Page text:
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posted on Apr, 30 2020 @ 02:00 PM
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originally posted by: Phoenix
a reply to: ZapBrannigan3030

As recent as 10-11 years ago I could by my own personal "catastrophic" policy for $100-$400 a year to cover what I couldn't cover out of pocket.

Government took that option away.

Why, did the insurance companies lobby to have that option removed?




posted on Apr, 30 2020 @ 02:25 PM
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originally posted by: vonclod

originally posted by: Phoenix
a reply to: ZapBrannigan3030

As recent as 10-11 years ago I could by my own personal "catastrophic" policy for $100-$400 a year to cover what I couldn't cover out of pocket.

Government took that option away.

Why, did the insurance companies lobby to have that option removed?


Since they (insurance, pharm, hospital) wrote the bill and had willing paid for politicians both in congress and whitehouse one could say it that way.

I choose to say they (politicians) completely completely blew an historic chance to fix the real problem which in its essence boils down to greed and more greed on top of greed within a greedy framework.

Before you go there government run single payer is no solution as it promotes very corruption I am so against.

Government intervention via existing monopoly, collusion and unfair trade practices done according to the law would go long way to lowering costs right now this minute with no new legislation required. In fact a case could be made to roll back some regs which are nothing but restraint of trade formulated to protect status quo.



posted on Apr, 30 2020 @ 02:55 PM
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originally posted by: Phoenix

originally posted by: vonclod

originally posted by: Phoenix
a reply to: ZapBrannigan3030

As recent as 10-11 years ago I could by my own personal "catastrophic" policy for $100-$400 a year to cover what I couldn't cover out of pocket.

Government took that option away.

Why, did the insurance companies lobby to have that option removed?


Since they (insurance, pharm, hospital) wrote the bill and had willing paid for politicians both in congress and whitehouse one could say it that way.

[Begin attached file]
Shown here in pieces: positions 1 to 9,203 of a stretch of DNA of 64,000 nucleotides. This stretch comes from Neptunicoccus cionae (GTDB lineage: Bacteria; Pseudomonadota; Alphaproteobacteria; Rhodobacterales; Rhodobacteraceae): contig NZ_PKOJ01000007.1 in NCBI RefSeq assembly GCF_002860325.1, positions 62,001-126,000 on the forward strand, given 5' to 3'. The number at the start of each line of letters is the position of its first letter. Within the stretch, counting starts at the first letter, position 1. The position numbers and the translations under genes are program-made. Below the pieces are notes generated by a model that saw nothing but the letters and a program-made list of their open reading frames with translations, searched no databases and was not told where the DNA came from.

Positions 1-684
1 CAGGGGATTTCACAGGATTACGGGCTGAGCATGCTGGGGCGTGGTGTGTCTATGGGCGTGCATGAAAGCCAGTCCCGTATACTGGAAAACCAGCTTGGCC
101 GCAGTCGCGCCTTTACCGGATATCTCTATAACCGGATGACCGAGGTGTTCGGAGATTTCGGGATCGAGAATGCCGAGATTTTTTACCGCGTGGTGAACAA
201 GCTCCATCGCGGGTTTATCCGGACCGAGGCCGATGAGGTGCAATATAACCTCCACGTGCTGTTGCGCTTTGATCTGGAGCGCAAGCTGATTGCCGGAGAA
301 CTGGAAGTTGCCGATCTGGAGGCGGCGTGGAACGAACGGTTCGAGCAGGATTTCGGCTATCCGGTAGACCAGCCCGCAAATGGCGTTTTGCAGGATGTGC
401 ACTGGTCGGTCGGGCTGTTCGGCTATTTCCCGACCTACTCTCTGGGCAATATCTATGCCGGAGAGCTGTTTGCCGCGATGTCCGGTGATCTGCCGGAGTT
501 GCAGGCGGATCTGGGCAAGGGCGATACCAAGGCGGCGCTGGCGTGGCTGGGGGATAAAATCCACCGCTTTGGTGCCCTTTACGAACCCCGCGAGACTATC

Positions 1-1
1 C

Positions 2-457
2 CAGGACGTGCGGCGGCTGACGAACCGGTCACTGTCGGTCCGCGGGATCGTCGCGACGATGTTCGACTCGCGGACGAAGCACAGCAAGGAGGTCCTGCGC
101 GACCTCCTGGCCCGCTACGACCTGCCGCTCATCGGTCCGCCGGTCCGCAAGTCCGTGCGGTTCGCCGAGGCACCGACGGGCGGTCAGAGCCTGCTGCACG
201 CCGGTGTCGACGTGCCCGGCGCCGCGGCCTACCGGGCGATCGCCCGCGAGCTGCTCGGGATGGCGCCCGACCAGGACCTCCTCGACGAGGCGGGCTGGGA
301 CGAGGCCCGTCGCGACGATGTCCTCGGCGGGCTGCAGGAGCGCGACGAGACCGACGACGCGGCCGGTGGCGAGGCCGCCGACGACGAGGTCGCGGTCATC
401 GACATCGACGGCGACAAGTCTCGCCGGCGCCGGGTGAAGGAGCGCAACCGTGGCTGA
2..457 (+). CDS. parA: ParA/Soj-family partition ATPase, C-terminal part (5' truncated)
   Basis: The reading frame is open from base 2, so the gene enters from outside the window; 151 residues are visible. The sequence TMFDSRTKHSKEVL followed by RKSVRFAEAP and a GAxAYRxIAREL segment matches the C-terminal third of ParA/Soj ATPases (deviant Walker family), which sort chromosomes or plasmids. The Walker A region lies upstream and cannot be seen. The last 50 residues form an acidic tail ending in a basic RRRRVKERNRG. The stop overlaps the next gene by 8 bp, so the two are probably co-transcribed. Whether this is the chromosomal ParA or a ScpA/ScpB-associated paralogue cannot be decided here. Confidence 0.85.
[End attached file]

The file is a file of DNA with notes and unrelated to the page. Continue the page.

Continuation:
I choose to say they (politicians) completely completely blew an historic chance to fix the real problem which in its essence boils down to greed and more greed on top of greed within a greedy framework.

Before you go there government run single payer is no solution as it promotes very corruption I am so against.

Government intervention via existing monopoly, collusion and unfair trade practices done according to the law would go long way to lowering costs right now this minute with no new legislation required. In fact a case could be made to roll back some regs which are nothing but restraint of trade formulated to protect status quo.




I think we are both correct. I'm in Canada just so you know, our system has faults..I don't see corruption in this area(public health) though. Maybe too many pencil pushers..way too many.



posted on May, 1 2020 @ 08:17 AM
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originally posted by: Lumenari
a reply to: FyreByrd


Trickle Down economics at it's most disgusting.


So the state governments closing down hospitals for most of their revenue (elective procedures, routine surgeries) to stay empty for the rush of coronavirus cases that never actually materialize...

Is trickle-down economics?

Sounds to me more like government-mandated policies that are taking a bunch of money from our front-line responders and hospital staff when it is most needed.

How's that Government-run health care working for ya?

Maybe we should Federalize this model!!!!



^That, right there^
Philadelphia Inquirer

Tower Health, citing the loss of as much as half its revenue, on Tuesday announced the furlough of at least 1,000 of the 14,000-plus employees in its seven-hospital system stretching from Philadelphia to Reading. Because of the suspension of non-urgent and elective services, the closure of many outpatient facilities, and the postponement of internal projects, “sustained work is not available for some of our employees,” Therese Sucher, Tower’s chief operating officer, said in an internal email.



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